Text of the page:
The US scene on the C-64 was actually cooler than the US Amiga scene, which I always found to be lame. The only US demo coders used RSI Demomaker
; even though we housed all the WHQ's, no games were ever cracked here, since all the real programming talent was overseas; the US Amiga mags mainly focused on productivity, apps & multimedia while games were given a paragraph each tops. While I loved Euro software before, my life REALLY turned around when the ECS Agnus allowed my A500 to display true PAL! Hated NTSC ever since. And in the end, it was the US big business machine that finally drove the Amiga to a Bahama bank and left the PC to swallow up its version of multimedia via Windows 95. I'm not sure I can ever forgive America for this treasonous act.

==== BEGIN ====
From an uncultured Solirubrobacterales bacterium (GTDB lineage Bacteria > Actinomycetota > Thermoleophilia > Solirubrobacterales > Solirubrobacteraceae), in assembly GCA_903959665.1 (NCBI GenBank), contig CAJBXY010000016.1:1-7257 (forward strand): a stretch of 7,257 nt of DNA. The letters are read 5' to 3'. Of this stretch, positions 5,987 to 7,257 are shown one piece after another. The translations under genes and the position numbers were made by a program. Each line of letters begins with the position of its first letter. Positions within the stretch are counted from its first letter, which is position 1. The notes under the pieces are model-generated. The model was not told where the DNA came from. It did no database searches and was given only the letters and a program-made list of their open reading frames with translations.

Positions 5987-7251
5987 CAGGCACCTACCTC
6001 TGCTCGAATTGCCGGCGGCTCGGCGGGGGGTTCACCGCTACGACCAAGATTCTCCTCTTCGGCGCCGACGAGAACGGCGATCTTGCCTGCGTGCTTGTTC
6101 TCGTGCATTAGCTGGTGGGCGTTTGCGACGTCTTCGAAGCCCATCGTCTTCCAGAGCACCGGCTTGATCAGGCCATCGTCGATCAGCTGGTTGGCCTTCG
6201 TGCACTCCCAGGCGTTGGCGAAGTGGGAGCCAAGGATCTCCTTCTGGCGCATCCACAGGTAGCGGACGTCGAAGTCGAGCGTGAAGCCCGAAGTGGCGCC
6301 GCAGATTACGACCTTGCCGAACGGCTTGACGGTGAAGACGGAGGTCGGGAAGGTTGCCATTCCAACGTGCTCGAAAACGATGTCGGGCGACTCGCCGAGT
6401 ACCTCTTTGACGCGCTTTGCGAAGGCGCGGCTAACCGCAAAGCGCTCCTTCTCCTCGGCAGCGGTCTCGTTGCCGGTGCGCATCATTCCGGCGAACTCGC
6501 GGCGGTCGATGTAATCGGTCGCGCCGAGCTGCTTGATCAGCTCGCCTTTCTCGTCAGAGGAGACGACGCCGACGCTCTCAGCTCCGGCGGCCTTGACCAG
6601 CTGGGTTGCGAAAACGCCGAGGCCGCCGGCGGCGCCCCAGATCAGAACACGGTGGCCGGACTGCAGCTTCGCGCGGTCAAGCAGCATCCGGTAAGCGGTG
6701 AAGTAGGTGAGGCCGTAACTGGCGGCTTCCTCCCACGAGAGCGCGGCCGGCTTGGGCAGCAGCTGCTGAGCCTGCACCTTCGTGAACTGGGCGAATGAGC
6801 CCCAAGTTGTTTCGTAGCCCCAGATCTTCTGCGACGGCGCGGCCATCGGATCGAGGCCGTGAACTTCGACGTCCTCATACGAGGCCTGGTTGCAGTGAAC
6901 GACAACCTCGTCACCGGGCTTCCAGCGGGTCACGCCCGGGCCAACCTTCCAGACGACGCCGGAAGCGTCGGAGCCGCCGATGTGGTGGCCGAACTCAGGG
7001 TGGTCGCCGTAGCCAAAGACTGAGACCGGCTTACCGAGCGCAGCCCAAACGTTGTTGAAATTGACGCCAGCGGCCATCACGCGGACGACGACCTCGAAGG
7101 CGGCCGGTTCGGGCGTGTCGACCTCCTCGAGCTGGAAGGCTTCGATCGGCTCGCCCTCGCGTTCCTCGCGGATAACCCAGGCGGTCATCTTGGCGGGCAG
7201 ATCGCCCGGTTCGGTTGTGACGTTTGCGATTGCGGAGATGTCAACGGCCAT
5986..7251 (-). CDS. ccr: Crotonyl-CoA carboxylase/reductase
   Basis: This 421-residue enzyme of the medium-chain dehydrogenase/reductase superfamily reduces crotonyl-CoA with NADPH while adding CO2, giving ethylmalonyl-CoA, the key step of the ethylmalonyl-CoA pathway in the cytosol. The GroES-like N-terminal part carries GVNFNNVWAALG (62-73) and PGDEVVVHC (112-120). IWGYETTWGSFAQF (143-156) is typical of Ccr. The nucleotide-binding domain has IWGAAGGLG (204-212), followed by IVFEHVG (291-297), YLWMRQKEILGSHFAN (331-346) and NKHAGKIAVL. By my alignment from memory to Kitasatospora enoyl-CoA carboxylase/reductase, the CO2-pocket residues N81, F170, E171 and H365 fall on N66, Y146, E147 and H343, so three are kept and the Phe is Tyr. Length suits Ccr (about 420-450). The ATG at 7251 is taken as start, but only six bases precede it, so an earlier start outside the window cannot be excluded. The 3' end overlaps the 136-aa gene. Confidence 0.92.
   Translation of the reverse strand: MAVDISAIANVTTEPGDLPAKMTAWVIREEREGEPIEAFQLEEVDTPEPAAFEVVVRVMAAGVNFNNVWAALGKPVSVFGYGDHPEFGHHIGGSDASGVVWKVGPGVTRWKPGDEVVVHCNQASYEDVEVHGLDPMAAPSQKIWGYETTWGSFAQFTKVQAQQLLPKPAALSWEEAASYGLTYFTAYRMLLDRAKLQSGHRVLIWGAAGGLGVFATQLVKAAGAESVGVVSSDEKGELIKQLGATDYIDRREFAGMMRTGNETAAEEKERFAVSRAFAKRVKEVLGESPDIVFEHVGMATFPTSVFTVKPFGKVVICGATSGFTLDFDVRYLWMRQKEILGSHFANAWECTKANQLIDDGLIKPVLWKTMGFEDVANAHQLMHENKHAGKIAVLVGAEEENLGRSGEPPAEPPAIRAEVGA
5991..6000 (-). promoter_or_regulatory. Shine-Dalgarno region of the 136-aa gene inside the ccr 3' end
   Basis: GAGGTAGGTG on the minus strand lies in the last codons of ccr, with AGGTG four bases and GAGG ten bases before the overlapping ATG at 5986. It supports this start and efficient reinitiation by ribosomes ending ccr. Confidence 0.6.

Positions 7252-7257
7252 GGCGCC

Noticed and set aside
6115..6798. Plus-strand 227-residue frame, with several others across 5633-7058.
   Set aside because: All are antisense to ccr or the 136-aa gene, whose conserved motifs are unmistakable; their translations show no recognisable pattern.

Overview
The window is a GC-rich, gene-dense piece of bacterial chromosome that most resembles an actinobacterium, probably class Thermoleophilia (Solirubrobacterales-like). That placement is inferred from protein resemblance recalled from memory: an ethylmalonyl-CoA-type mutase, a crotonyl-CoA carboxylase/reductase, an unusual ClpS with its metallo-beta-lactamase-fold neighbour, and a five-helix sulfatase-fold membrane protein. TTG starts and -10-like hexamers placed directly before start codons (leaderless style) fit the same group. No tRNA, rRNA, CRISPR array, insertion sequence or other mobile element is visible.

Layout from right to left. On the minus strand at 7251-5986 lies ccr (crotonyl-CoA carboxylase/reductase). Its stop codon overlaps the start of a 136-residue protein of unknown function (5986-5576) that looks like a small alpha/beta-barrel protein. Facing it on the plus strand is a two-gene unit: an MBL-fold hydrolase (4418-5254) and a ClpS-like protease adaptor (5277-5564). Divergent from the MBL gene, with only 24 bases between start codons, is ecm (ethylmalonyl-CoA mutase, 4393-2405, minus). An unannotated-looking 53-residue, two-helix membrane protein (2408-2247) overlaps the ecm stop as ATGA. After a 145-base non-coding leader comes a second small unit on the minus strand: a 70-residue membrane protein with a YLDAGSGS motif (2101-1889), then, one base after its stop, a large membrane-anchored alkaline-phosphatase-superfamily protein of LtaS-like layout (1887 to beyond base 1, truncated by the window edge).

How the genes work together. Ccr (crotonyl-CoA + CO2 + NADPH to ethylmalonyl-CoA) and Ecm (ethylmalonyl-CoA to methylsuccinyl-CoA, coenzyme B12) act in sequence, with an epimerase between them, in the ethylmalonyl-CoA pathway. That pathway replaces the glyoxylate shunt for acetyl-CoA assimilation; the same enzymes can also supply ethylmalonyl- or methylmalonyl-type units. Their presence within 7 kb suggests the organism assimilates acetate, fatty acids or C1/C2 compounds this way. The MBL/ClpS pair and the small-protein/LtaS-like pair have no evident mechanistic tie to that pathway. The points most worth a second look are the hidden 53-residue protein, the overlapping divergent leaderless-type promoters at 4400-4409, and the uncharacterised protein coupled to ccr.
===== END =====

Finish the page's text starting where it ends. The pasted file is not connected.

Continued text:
At least the US market on the C-64 wasn't scared of games. Typically, the PC crowd always lashed out at Amiga users as being owners of a mere
"game machine". And now look at how many people own PC's just for gaming. And the ones that use them for multi-purposes only do the ritual upgrades for gaming purposes. That is one damn expensive game machine!
I always have viewed US programmers as a bunch of stiffs who write rigid, clunky code that just squeeks by. Especially the games. The US had a few revolutionary products on the Amiga, though...Deluxe Paint, the Video Toaster, CygnusEd, Pagestream, etc. I always loved Amiga apps because once they got past their v1.0, updates usually meant brilliant things were addded, rather than bloat.
Anyhow, at the end of the day, the reason the Amiga never cracked the US market was simply the fault of the buffoons at CBM.